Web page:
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What goes into judging the Ivor Novello Awards

Mark Sutherland talks to Awards Director Fran Matthews and judges Joan Armatrading, Joe Newman, Simon Franglen and Joy Crookes.

Fran Matthews Awards Director The Ivors Acaemy

Ask anyone who’s ever won an Ivor Novello what makes the award so meaningful, and chances are they’ll talk about how special it is to be recognised by a jury of their peers.

But how much do people actually know about a process that has honoured the greatest songwriters and composers of the last 69 years?

Well, Ivors Academy Director of Awards Fran Matthews has been working on The Ivors for 15 years and knows the procedure inside-out.

“It’s really quite unique to have a group of people come together who have no vested interests and who get no payback for the time that they give,” she says. “The judges just want to encourage, acknowledge and celebrate something extraordinary.”

The Ivors’ call for entries usually attracts around 300 entries across the song categories, plus 100-odd albums and 50-100 entries in the specialist film, TV and video game music classifications.

Each award is allocated a panel of seven volunteer judges, selected across a broad range of genres, experiences and backgrounds, but all with high-level experience of the category they’re judging. Over four-to-six weeks, they review all eligible entries in isolation before voting for their favourites.

“People make the initial decision themselves,” says Matthews. “But it’s incredible how much cohesion there often is; out of 150 albums, there’s always a certain number where everyone has gone, ‘That just blew me away’.”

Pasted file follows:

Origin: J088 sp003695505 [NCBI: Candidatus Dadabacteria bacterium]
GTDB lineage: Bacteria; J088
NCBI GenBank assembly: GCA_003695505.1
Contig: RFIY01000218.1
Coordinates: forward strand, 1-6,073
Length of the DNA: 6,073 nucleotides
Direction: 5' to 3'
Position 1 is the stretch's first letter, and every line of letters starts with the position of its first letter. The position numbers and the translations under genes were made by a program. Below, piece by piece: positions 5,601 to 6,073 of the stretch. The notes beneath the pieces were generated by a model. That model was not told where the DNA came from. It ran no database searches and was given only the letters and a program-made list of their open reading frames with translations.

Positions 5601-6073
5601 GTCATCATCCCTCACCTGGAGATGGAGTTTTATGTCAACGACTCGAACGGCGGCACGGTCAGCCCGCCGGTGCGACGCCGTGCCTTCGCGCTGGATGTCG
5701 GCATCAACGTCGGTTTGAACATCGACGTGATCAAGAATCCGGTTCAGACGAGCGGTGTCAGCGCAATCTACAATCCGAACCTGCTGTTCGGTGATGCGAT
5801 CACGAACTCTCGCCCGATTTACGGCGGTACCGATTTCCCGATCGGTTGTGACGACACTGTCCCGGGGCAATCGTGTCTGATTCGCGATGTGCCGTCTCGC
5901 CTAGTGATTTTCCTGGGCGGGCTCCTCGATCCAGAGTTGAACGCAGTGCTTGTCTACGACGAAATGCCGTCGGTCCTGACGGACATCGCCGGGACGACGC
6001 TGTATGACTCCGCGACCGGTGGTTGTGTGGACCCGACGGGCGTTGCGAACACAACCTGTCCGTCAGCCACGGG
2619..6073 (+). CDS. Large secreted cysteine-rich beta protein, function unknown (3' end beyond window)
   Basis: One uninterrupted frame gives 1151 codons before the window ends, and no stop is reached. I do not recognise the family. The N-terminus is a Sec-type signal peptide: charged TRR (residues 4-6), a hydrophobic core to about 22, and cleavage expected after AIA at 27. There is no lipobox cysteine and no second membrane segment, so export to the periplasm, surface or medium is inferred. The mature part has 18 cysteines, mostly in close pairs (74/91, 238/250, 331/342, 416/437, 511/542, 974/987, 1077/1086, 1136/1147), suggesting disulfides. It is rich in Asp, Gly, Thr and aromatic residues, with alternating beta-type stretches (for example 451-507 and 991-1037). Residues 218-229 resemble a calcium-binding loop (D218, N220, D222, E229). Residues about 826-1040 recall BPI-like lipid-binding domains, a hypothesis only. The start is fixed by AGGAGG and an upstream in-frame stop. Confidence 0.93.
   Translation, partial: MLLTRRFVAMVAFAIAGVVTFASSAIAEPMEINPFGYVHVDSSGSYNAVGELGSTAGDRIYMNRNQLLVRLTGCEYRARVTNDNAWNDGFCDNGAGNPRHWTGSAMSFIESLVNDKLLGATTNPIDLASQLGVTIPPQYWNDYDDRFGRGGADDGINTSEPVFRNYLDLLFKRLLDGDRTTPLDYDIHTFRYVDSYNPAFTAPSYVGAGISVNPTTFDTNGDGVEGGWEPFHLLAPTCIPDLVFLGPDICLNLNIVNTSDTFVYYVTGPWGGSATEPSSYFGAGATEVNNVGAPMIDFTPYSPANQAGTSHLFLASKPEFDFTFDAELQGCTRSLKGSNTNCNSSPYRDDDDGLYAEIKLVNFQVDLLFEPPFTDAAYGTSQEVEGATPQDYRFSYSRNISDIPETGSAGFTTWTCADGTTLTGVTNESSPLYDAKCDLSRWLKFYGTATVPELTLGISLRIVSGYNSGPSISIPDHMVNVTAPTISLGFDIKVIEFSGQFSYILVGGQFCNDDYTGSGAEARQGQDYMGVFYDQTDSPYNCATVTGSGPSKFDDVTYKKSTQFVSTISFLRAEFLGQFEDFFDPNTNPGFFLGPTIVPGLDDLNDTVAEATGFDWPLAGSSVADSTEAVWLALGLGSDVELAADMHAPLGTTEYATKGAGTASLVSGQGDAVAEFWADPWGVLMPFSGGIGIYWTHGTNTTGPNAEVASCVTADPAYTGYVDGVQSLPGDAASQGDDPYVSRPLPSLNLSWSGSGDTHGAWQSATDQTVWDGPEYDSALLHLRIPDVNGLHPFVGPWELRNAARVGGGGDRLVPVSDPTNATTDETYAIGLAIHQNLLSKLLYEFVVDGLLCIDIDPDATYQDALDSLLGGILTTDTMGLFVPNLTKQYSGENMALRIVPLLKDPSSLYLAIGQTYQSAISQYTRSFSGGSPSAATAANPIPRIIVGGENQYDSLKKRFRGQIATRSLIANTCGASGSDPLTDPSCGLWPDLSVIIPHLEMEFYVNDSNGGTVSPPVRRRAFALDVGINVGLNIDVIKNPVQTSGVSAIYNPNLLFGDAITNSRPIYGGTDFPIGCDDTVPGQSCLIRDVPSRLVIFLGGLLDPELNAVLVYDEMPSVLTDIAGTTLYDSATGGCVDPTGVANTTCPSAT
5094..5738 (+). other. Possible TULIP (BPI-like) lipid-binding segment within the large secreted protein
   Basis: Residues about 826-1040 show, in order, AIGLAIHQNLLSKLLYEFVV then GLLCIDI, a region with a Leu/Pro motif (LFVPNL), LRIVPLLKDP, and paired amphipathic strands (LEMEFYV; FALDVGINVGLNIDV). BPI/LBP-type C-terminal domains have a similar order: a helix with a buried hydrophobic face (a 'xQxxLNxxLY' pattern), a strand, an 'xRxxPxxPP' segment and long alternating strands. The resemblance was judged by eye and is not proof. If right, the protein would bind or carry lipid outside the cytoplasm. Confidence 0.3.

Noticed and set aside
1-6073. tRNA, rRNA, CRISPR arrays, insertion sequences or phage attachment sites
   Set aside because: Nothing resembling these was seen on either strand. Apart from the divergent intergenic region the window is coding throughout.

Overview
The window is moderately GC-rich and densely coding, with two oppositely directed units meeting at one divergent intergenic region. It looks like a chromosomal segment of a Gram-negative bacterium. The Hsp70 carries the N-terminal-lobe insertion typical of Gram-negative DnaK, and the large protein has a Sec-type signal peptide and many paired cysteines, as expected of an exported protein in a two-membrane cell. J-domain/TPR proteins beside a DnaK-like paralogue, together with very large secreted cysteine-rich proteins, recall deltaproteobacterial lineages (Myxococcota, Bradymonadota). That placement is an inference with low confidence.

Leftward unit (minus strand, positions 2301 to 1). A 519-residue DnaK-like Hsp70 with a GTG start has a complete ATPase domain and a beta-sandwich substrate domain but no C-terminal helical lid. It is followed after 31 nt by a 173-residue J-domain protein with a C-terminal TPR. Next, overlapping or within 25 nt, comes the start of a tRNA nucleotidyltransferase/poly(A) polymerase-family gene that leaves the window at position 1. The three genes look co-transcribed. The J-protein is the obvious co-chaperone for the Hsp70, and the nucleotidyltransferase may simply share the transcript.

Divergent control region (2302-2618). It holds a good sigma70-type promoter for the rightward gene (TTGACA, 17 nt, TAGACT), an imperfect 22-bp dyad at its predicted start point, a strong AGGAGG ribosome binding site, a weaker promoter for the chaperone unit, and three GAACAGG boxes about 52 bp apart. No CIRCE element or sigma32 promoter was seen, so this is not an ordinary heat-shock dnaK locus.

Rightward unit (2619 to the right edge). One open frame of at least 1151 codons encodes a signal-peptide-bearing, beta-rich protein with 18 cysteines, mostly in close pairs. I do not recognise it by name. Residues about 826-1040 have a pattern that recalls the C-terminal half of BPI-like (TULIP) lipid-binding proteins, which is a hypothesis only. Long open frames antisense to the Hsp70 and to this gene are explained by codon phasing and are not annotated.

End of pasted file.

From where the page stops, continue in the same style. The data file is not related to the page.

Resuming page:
That leaves around 15 entries to be considered in the final Zoom judging sessions, which can ignite considerable passion. Matthews – who acts as facilitator but has no decision-making powers – notes what a privilege it is to “listen to songwriters talk about the craft, skill and originality that they see” in the submissions.

“It isn’t something to be taken lightly,” agrees legendary singer-songwriter Joan Armatrading. “Winning an award is, in effect, validation from your peers. It says, ‘I admire what you have achieved’.”

The weight of The Ivors’ history means every entry receives the attention it deserves, with composer Simon Franglen recalling “vigorous discussions of the 60 scores, arguing their merits with passion for the quality of the music” during his “eye-opening” time on the panel; while Alt-J’s Joe Newman confesses to finding the prospect of judging “daunting at first”.

“The Ivors award excellence in music and songwriting so to panel on this year’s crop was an honour,” Newman adds. “And to do it alongside my contemporaries was a real joy.”

Matthews recalls one judge running 90 minutes late for an arena headline show sound check because they were so absorbed in the process, but it’s clear the prestige of The Ivors means it’s worth going the extra mile (even if you have to take a motorbike taxi to get there).

“It’s so important, especially in the creative industries, to have peer-judged awards,” declares recent judge Joy Crookes. “The Ivors feels like a space where music is safeguarded from commodification which, in this current landscape, feels vital.”

And that’s why an Ivor Novello Award means so much – to organisers, judges, nominees and winners alike.

Entries for The Ivors Classical Awards are open until 5pm 8th July 2024


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